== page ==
Cloud can mean better security, not less security
Blog: Capgemini CTO Blog
The benefits of cloud and automation are clear to a huge number of businesses, but security concerns continue to slow down access to the full business value they promise.
Seventy four percent of IT leaders say security concerns have restricted their move to public cloud, and in a recent IDG survey of IT directors and CIOs, security topped the list of barriers impeding or stalling cloud infrastructure deployments.
Cloud security concerns fall into three broad types:
- Data breaches: Using a range of cloud services without tight identity and access control can leave enterprise data vulnerable to theft. A study by Blue Coat Systems found 26% of documents stored in cloud apps were shared so widely that they posed a security risk.
- Malware injections: Malicious scripts or code embedded into cloud services that act as “valid instances” and run as SaaS to cloud servers are often used to gain access to other, integrated systems or to steal data.
- Ransomware attacks: Cloud computing businesses are attractive targets for ransomware attacks because of the sheer volume of valuable data they handle, and the tight SLAs they have with their customers. Ransomware targeting cloud services is one of the six biggest cyber threats likely to face organizations in 2018, according to the Massachusetts Institute of Technology.
Beating security challenges with cloud automation
While these concerns are legitimate, businesses simply cannot afford to let security challenges hold them back from embracing cloud technology. Especially since cloud also offers security advantages.
Cloud automation, in particular, can provide built-in solutions to many common cloud and traditional security concerns. The Capgemini report surveyed IT leaders from 415 companies in North America, Europe, and Asia Pacific, at various stages of applying automation to their IT operations, and found many are gaining significant security advantages.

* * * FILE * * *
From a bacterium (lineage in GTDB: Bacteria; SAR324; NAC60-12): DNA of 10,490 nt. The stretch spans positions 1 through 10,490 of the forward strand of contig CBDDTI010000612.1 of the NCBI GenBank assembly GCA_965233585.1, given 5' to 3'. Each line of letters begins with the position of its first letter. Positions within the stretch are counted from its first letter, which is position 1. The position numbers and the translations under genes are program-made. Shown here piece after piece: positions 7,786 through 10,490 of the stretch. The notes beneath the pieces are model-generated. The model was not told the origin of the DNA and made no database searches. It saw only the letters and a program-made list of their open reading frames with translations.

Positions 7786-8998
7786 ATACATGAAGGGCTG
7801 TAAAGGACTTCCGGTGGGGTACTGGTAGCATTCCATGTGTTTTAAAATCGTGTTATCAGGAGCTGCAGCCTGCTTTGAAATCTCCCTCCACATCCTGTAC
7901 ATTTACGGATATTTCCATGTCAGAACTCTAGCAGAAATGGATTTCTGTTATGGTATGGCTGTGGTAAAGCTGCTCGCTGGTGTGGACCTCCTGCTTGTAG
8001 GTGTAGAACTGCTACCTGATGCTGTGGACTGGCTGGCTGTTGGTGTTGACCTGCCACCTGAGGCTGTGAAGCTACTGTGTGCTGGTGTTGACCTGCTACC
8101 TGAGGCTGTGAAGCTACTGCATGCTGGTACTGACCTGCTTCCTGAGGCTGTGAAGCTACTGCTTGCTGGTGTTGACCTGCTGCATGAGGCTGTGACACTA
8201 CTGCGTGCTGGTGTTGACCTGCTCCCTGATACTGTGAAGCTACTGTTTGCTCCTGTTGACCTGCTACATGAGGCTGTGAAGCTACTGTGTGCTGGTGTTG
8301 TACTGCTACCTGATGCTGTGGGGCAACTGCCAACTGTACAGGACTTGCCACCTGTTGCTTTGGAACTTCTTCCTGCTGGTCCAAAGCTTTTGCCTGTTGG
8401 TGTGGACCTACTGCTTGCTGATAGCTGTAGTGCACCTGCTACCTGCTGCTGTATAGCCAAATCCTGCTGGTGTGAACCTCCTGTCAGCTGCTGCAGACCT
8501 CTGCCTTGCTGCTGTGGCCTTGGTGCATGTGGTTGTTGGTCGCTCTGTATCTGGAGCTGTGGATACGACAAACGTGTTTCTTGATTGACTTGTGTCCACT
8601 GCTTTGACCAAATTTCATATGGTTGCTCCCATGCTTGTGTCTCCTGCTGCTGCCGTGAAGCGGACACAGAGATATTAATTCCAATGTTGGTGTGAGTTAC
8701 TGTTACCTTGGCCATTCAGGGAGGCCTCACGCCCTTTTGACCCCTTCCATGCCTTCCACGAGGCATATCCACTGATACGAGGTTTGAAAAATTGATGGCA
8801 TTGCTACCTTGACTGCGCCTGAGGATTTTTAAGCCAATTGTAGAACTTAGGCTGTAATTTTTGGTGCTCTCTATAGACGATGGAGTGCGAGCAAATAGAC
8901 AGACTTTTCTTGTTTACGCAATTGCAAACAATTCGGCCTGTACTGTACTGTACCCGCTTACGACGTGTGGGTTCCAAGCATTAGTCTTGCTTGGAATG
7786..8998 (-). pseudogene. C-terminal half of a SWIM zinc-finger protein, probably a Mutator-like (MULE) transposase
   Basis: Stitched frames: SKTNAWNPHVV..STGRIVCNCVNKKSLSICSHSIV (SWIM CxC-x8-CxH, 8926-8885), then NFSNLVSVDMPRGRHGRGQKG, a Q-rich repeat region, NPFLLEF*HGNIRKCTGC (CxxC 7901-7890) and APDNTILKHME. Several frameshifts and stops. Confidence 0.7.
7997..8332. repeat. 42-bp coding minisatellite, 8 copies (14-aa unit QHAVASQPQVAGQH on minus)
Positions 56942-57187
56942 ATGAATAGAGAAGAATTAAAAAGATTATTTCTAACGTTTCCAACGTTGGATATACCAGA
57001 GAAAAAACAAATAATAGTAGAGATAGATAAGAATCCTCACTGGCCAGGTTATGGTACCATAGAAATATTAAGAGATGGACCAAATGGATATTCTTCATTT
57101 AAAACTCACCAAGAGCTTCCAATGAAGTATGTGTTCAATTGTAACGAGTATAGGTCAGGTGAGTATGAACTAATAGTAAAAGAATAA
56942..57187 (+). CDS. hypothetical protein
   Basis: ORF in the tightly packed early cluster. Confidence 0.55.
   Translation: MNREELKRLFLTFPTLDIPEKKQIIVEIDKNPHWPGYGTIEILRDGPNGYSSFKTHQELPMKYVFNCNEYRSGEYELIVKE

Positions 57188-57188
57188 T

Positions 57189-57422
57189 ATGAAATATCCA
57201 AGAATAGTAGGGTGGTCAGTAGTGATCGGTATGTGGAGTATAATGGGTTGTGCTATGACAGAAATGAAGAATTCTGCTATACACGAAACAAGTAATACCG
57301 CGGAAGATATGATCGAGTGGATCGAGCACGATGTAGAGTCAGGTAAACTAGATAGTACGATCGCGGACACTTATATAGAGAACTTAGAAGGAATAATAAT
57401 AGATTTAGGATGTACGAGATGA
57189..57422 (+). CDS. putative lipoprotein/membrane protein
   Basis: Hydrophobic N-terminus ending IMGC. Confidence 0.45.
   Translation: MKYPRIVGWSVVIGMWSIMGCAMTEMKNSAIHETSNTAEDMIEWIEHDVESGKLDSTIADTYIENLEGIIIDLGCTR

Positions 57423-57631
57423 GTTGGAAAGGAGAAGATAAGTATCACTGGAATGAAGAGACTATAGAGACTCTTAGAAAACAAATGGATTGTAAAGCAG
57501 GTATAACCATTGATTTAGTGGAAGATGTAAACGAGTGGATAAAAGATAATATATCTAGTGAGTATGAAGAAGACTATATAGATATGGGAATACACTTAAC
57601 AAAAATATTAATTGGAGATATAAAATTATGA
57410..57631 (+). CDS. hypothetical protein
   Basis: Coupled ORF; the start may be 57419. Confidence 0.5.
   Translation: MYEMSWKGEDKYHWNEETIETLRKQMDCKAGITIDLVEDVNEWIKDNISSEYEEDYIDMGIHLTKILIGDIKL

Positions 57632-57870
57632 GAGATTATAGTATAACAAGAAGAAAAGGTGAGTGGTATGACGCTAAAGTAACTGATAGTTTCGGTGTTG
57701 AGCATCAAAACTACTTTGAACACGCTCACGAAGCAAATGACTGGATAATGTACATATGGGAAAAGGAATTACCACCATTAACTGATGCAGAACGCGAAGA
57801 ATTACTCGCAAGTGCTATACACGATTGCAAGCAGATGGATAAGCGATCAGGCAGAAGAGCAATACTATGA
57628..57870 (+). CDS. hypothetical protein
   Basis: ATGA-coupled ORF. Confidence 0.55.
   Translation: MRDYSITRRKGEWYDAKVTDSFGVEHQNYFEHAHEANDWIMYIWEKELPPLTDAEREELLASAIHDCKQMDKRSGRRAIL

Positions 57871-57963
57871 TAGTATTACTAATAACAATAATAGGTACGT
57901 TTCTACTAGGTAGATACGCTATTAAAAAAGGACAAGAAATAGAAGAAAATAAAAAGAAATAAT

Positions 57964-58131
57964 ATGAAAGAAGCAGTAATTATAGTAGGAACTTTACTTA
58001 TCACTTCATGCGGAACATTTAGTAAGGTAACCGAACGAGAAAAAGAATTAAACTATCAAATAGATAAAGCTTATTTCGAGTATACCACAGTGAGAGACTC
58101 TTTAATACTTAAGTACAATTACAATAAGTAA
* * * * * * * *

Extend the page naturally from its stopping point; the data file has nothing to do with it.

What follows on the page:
“We are driving an ‘intelligent security’ strategy—fundamentally rethinking the way we do business that raises the bar for technology, and automation is a major element in our strategy, ” said Jens Ekberg, Vice President for Technology and Transformation at Securitas, a Sweden-based security services firm.
Rather than fixating on the basic security concerns surrounding public cloud, business and IT leaders should be thinking about how they can use cloud technology to automate their security processes for cloud solutions. Virtually risk-free security is achievable using new solutions such as security as code (SaC) and infrastructure as code (IaC) architecture to automate security processes.
Deploying SaC/IaC automation correctly can help a business:
- Achieve better security by design, and make security a key priority right from the beginning of conceptualization and development
- Enable more stringent quality checks to identify vulnerabilities before deployment
- Automate deployment processes and free up deployment resources to focus on enabling higher levels of security.
Building security into code with DevSecOps
DevOps has proven to be a very beneficial approach for companies adopting cloud technology. Adding security to the mix makes it even stronger. DevSecOps automates core security tasks by embedding security controls and processes into the DevOps workflow, putting security front and center throughout the development and deployment process.
Security as code is one of the three main ways of upgrading DevOps to DevSecOps. The concept ensures security is integrated into products during development, and promotes tight collaboration between security and development teams – the same kind of collaboration that has made DevOps such a successful and broadly-adopted approach.
For businesses still hesitant about the security of cloud technology, it’s time to zoom out and see the bigger picture. The flexibility of cloud is fundamental to collaborative and automated development and deployment processes, and now companies can weave security into that same fabric, ensuring consistent protection against the very threats that many believe the public cloud will leave them exposed to.